Let’s finally move on how to develop and deploy a web application that embeds the deep learning model trained above. In order to build the app I used Flask, a framework that enables the rapid creation of web applications. Then I deployed it on Heroku, a platform-as-a-service that enables developers to build, run, and operate applications entirely in the cloud. The structure of our Flask project is as follows:

  • CVAE.py and app.py: these files implements the creation and training of the VAE and the Flask-based interaction between the user and the model through the web application.
  • ProcFile: it is a process file that is required for all Heroku applications. It specifies the commands that are executed by the app on startup.
  • requirements.txt: it specifies all the dependencies needed by the application.
  • templates and static: these are two folders that contain the html pages and additional global files respectively.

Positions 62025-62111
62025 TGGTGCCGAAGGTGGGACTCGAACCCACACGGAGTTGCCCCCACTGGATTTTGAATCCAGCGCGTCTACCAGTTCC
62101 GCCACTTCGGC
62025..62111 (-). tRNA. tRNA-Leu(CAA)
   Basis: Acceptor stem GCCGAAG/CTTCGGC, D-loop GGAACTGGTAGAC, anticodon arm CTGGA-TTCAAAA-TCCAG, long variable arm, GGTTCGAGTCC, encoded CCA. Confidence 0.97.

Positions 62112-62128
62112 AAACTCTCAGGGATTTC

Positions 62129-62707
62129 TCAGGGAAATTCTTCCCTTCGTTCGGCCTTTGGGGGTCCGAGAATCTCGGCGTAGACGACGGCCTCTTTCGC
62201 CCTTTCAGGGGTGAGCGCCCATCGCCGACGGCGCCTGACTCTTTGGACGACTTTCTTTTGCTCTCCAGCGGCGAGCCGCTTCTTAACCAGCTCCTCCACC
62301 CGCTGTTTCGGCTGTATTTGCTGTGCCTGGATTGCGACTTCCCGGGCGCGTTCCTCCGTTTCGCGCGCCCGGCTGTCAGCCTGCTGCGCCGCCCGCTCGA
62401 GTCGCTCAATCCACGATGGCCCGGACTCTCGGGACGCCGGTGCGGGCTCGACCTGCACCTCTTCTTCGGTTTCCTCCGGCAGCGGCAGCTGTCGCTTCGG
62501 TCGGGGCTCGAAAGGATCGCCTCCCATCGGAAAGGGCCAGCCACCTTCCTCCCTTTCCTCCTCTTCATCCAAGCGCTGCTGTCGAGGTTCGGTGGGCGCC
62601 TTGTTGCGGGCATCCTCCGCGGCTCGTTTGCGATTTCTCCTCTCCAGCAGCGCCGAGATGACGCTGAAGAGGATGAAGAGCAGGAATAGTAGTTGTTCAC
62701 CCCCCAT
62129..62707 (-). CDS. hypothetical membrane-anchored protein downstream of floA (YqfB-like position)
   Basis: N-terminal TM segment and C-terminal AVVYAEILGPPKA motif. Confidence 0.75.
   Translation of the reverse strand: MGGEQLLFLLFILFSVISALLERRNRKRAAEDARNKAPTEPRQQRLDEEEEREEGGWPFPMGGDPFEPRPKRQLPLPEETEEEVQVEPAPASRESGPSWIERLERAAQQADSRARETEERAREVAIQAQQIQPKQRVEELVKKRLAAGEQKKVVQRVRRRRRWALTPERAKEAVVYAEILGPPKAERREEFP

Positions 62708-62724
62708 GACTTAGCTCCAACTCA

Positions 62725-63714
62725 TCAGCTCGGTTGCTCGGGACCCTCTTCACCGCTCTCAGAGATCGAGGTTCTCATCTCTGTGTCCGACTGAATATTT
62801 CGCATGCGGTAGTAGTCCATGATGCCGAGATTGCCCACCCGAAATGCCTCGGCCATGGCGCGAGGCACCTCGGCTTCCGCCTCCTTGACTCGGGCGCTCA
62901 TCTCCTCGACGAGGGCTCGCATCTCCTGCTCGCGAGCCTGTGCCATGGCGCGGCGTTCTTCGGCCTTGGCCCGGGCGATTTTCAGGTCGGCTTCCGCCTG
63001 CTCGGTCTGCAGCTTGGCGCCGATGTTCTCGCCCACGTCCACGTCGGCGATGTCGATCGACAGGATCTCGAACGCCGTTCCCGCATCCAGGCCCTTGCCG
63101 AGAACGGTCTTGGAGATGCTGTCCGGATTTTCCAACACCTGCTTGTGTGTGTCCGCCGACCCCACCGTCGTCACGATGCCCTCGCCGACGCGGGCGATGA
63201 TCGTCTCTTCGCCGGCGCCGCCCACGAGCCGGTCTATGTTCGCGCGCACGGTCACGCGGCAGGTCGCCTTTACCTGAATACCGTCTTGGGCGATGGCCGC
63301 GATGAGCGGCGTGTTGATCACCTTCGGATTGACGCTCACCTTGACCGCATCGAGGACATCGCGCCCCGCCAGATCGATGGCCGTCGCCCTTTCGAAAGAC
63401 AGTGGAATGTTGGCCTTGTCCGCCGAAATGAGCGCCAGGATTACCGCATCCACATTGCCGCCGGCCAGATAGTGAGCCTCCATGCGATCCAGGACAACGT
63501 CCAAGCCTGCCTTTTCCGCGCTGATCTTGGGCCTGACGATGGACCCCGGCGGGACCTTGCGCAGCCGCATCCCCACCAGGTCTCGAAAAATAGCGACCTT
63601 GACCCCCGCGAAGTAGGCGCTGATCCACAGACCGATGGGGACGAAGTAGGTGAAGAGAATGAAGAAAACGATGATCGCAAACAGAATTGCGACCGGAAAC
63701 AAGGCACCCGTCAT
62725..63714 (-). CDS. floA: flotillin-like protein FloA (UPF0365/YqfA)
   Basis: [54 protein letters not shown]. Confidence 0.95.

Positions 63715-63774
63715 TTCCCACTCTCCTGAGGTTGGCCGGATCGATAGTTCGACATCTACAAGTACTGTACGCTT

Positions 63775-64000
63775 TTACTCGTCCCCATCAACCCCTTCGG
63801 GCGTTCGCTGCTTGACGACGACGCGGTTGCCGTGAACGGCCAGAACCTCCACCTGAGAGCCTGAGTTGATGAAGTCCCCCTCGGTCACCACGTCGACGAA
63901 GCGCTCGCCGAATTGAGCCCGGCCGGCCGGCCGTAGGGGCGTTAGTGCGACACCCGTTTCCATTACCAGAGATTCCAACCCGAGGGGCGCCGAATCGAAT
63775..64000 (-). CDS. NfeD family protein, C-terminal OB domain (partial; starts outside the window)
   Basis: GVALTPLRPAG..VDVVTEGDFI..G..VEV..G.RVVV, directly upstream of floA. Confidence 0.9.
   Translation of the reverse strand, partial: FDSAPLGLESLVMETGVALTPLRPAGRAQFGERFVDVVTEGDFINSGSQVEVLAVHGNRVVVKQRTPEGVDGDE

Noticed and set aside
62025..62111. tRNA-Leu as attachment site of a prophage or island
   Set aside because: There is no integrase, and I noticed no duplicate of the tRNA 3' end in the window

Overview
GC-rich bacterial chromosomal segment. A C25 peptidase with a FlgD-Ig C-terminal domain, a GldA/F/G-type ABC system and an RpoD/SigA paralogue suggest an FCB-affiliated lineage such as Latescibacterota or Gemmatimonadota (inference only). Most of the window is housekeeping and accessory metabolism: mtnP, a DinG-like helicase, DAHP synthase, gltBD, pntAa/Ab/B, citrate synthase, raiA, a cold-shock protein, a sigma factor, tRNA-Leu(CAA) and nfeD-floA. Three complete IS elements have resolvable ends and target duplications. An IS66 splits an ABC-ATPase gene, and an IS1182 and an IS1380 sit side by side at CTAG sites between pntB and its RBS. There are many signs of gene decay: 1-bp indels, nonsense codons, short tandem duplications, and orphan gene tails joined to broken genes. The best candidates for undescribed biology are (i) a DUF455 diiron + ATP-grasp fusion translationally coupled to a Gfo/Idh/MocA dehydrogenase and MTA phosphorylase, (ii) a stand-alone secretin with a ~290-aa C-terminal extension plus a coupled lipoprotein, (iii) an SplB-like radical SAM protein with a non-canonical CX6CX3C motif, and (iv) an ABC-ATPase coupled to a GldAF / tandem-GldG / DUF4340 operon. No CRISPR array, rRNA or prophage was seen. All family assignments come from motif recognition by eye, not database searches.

Let’s play with MNIST!

I embedded the developed web app in this blog post so that you can try it directly here!

In particular you can use it in two ways:

  • Choose a digit (i.e. a number from \( 0 \) to \( 9 \)) to be drawn by the VAE.
  • Explore the 2D latent space by inserting the coordinates of a random point and looking at which digit is generated.

Have fun! 😆😆


You can find the full code on GitHub at this link, which includes the VAE implementation in Keras+Tensorflow and the Flask application, while the web application is available here on Heroku.
Riccardo Cantini
Riccardo Cantini
PhD student in Information and Communication Technologies

Riccardo Cantini is a PhD student in Information and Communication Technologies at the Department of Computer Science, Modeling, Electronics and Systems Engineering (DIMES) of the University of Calabria. His current research focuses on social media and big data analysis, machine and deep learning, sentiment analysis and opinion mining, natural language processing, edge and fog computing, parallel and distributed data analysis.